A rally of support was held in Woodstock, NB to show love and solidarity with members of the LGBTQ community, after the town’s rainbow crosswalk was vandalized over the weekend.
Rally organizer Kristen Stephens said she was happy with the turnout, as approximately 70 people showed up dressed in bright colours, highlighting the importance of inclusion.
“This was kicked off absolutely because of the vandalism that took place on the rainbow crosswalk, but it evolved very quickly to show our community, to show Woodstock, just how supportive of a community we are,” Stephens said.
She said the real message she wanted to spread was one of inclusion and a story about a community coming together to show how welcoming they are, and to show that everyone is valued.
“It was about making people feel safe. It was about making people feel supported and loved,” Stephens said.
Stephens moved to Woodstock in 2004 and said over the past 13 years the community has evolved. She said it’s amazing to see a rally in the town square supporting the LGBTQ community.
Woodstock Mayor Arthur Slipp attended and spoke at the rally. He said the community is “disappointed” that someone would vandalize the crosswalk, but is thrilled to see everyone come together in a show of support.
“Clearly you can see our community took offence, and this rally today was just a sign to show that that type of action is not acceptable in our community,” Slipp said.
He said the rally included members of the LGBTQ and other community groups, and said it was about all groups coming together to support one another.
Slipp said whoever defaced the crosswalk needs to “take a more tolerant attitude” and said the incident is not reflective of the community at large.
Raven Stewart, 17, spoke at the event and told reporters she first came out as a member of the LGBTQ community when she was in Grade 7.
“I had decided that I was tired of hiding,” Stewart said. “That I was different than everyone else and being different kind of made me upset, but when I came out, there were so many people around me who were like, ‘hey, me too’, and that ‘hey, me too’ it kind of made me believe that there was still good in the world, even though I was different than everyone else.”
Stewart is a member of her high school’s Gender Sexual Alliance (GSA), a group that leads acceptance, love and support throughout the school and informs people about different genders, sexuality and “different things that come with it.”
“The vandalism disappointed me,” Stewart said. She said Friday’s rally made her feel accepted and loved, especially to see the crosswalk repainted within 24 hours.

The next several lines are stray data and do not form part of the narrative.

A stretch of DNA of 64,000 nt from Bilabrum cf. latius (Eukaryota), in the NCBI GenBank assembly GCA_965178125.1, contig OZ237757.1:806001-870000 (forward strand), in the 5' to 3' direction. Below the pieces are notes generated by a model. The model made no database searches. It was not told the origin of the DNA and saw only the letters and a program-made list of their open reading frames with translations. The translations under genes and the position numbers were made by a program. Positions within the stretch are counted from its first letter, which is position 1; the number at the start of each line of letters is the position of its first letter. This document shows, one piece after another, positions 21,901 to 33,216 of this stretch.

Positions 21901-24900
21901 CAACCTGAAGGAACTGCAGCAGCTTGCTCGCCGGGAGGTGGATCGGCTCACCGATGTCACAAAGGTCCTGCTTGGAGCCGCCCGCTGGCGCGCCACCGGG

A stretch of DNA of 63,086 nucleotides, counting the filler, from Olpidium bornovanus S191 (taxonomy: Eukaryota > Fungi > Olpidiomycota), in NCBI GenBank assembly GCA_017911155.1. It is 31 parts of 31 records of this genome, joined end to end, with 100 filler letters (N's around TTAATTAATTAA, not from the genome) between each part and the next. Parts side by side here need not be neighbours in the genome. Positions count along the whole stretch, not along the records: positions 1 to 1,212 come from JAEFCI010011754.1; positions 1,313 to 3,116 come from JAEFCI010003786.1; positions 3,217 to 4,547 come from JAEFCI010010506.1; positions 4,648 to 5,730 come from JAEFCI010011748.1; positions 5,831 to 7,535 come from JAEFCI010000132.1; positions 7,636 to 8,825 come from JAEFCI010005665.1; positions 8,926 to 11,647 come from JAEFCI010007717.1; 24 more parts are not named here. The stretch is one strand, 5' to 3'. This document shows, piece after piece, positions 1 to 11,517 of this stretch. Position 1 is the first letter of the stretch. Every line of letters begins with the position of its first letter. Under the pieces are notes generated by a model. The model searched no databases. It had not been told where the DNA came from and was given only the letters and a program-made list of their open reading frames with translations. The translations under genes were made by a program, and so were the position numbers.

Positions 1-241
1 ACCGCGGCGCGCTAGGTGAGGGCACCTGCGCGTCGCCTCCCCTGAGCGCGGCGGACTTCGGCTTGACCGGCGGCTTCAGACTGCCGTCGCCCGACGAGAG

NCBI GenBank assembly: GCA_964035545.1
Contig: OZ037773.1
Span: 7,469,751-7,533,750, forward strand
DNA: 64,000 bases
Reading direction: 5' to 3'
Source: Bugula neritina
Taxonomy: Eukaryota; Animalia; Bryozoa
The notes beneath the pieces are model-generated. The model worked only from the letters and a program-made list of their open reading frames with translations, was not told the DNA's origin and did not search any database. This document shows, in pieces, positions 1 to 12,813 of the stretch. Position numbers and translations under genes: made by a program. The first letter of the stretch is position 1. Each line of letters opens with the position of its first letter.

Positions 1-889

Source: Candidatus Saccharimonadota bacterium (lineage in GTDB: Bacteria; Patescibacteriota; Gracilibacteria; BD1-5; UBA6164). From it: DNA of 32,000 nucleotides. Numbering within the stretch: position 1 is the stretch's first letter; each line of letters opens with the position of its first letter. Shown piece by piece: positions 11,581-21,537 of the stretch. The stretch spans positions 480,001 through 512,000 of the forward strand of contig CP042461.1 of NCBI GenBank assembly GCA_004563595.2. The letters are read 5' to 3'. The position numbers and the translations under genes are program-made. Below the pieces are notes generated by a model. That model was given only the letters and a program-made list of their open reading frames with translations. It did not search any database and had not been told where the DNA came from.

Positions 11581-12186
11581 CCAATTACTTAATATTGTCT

“It made me feel very accepted and very loved when they repainted it quickly. It made me feel as though we were supported in a community where it wasn’t supported long ago,” Stewart said.
Pride and Education co-chair Sabrina de Jong said the rally was an important event and said symbols of support such as the crosswalk are crucial in ensuring LGBTQ youth feel supported.
“We know that statistics show that youth who are LGBTQ and feel supported in their communities and in their schools have far better outcomes than those who do not,” de Jong said. “So just having that sign of support for anybody who’s passing by and showing that your community is inclusive, welcoming and supportive is critical for our youth.”
She said there are currently 25 GSAs within the Anglophone school system middle schools and high schools.
“I thought it was very fitting to have this rally here in Woodstock … They are the home of the first Gay-Straight Alliance,” de Jong said.
She said the school system is “very supportive” of LGBTQ inclusive education.
“We have a curriculum that falls in line with this type of movement. We are educating at the elementary, middle school and high school levels, we have support groups for the youth in our schools,” de Jong said. “I feel that there has been I guess a movement of education and awareness within our school systems and we believe that that’s where the change will begin in our society.”
Stephens said while it would be great to have large, annual events, she said she just wants to see the continued growth that they community has had.
“It just goes to show, with education, with acceptance that anything is possible and that maybe at some point we really will have that Utopiac world where people aren’t judged by their labels, but instead embraced,” Stephens said.
© 2017 Global News, a division of Corus Entertainment Inc.